Clinically Isolated Syndrome versus MS

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June 10th, 2005, I remember it like it was yesterday. This was the day that I had my follow-up visit with my neurologist. During the previous month, I had lost my ability to walk, been hospitalized and had been seeing a physical therapist to learn how to walk again all due to an acute onset of Transverse Myelitis.

This follow-up appointment was to let me know what the MRIs, CAT Scan and spinal tap taken at the hospital had revealed. I was making progress with therapy and was sure that at this visit, the doctor was going to give me a clean bill of health.

“Matt, come in. Sit down. I’m not going to pull any punches with you,” said my neurologist from his chair, leaning towards me.

I sat in my chair, anxiously awaiting his verdict.

“Matt, you have probable multiple sclerosis,” he said and then leaned back in his chair allowing me time to digest the gravity of his statement.

I paused for a second, stunned at his statement. “What do you mean probable multiple sclerosis?” I blurted out. “Do I probably have MS or probably not?”

Sensing my frustration he calmly responded, “Matt, what you experienced was a clinically isolated incidence of transverse myelitis. We won’t know whether or not it is multiple sclerosis until your next exacerbation.”

With that, I dropped my head and left my appointment in a deep depression. I didn’t know whether or not what I just experienced was the end of the road or if it was going to keep happening over and over again for the rest of my life.

Unfortunately, I am not alone. There are a lot of you reading this blog right now standing at this cross road wondering what to do. I wrote this for you and for Allison, who commented on my Optic Neuritis blog about having ON, but not MS.

This is a similar story to those who have been diagnosed with either Transverse Myelitis (TM), Optic Neuritis (ON) or Brainstem Syndrome (BS). Once you have received that initial diagnosis, there is an increased likelihood of developing MS, but it does not necessarily mean that you will.

My friends at MS Trust, provided a great CIS Fact Sheet. This CIS Fact Sheet, is easy to read and a great free resource to learn more about CIS, the likelihood of developing MS and treatment options. I would recommend that you print this out and use a resource for a conversation for either your doctor, family or friends concerned about your condition.

The National Center for Biotechnology Information (NCBI) produced a more technical study about the need for treatment and CIS. There is a lot of great clinical information in this report. This report can be confusing if you don’t have a background in Biotech. I am not a doctor, but my interpretation of this study is the recommendation is to start therapy early to reduce the risk of disease progression to MS. My advice would be to print this out and bring it to your appointment when discussing the need for treatment with your doctor.

The great news is that life is different for all of you going through CIS right now. From MRI studies to frontline treatment, there are a lot more options and research available for you now then just ten years ago when I was diagnosed. Whether you were like me and had TM, or one of the other CIS occurrences, there is hope that you won’t develop MS. There are also great resources like MS Trust and NCBI, where you can get great information. With these new tools available, your journey will be easier than mine.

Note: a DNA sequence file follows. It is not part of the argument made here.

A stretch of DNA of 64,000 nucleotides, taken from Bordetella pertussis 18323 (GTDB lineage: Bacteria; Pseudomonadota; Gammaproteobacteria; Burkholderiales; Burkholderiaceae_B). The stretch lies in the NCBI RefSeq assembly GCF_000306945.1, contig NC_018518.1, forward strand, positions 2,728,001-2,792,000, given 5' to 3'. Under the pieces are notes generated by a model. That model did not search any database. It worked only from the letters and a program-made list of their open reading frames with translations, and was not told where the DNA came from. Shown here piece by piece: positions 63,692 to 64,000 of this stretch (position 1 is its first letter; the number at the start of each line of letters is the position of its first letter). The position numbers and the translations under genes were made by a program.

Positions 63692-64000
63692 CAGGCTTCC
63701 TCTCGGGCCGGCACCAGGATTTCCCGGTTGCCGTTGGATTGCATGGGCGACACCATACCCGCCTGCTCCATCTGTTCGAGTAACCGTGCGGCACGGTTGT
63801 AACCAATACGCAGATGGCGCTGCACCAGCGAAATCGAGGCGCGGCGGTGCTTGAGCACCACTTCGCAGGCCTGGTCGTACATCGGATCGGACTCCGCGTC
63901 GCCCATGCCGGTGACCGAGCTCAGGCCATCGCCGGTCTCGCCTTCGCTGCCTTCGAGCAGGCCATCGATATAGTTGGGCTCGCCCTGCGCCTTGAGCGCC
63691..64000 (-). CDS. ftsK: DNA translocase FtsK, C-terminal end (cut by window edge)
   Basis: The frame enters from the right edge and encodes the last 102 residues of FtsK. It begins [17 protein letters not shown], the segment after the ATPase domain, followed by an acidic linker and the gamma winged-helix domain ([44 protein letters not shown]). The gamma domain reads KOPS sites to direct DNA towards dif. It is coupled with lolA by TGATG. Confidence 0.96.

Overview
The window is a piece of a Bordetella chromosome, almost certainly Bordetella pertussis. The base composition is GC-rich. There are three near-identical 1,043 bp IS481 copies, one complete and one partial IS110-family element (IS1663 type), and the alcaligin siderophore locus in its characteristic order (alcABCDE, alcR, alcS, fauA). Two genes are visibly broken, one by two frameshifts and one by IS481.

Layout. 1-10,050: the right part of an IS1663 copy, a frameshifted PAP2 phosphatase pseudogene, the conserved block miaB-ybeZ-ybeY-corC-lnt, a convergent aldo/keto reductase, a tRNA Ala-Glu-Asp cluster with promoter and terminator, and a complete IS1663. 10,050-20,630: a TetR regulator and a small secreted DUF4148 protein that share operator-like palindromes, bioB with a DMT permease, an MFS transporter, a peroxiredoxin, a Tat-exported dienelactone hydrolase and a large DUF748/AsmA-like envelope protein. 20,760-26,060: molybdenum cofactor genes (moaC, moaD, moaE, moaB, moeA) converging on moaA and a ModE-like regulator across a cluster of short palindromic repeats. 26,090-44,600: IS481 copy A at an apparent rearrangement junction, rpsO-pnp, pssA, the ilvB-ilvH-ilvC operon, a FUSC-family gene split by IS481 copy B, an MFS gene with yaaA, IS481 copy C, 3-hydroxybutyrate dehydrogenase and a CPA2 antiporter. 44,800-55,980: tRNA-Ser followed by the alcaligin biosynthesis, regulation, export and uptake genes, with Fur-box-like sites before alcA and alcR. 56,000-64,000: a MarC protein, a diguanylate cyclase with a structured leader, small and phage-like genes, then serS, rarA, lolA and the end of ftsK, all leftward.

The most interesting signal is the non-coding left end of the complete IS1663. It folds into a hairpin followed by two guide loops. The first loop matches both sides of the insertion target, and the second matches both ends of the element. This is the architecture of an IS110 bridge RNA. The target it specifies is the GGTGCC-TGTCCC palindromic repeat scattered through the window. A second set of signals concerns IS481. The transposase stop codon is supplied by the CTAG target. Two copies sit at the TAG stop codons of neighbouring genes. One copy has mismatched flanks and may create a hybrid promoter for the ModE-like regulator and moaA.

2 thoughts on “Clinically Isolated Syndrome versus MS

  1. Yes you will never forget the day you talked to your doctor and he said you may have MS.
    I guess it is common for people to have an exacerbation… end up in the hospital and eventually be diagnosed with MS or CIS.

    I just wanted to mention that there are many other people with health conditions and diseases… who do not blog.. and/or find medical information and/or support from other people with the same conditions. Not everything is easy to find on the web or social media…plus, even if info is available it may be inaccurate. Research must be done to check out what appears to be true.

    I do not look sick but have had my invisible disability almost 50 years… It required hospitalizations and multiple procedures for the first decade. I had to tell the man who became my husband:: that I would never have children, my health care would be expensive and there would be trips to the ER that could not be anticipated .I never believed I would get married. At the time, I believed the main reason for that was to have children. .

    Anyway, I think there needs to be some acknowledgement that there are many other diseases that are probably as bad as MS … where little research is done… There are not huge non profit groups advocating for better disease management, research into treatment modalities etc.

    What you said may help some people, but it has been written about quite a bit in the National MS Societies magazine and materials.. So I personally, did not learn anything I did not already know. Other MS national groups, also have written about it. There is a pretty high probability someone with CIS will be diagnosed with MS within, say 5 years.

    MS is very difficult for care givers and those people who are close to the sick person. Not everyone can develop a support network, which is always recommended. Other people with chronic diseases need support networks also. Obstacles are always challenging.

  2. Thank you for sharing, Trish! I’m glad you brought up that people don’t always know where to look to find information. I share evidence based links, so people seeking the information can find useful, truthful and accurate information that may not know where else to look.

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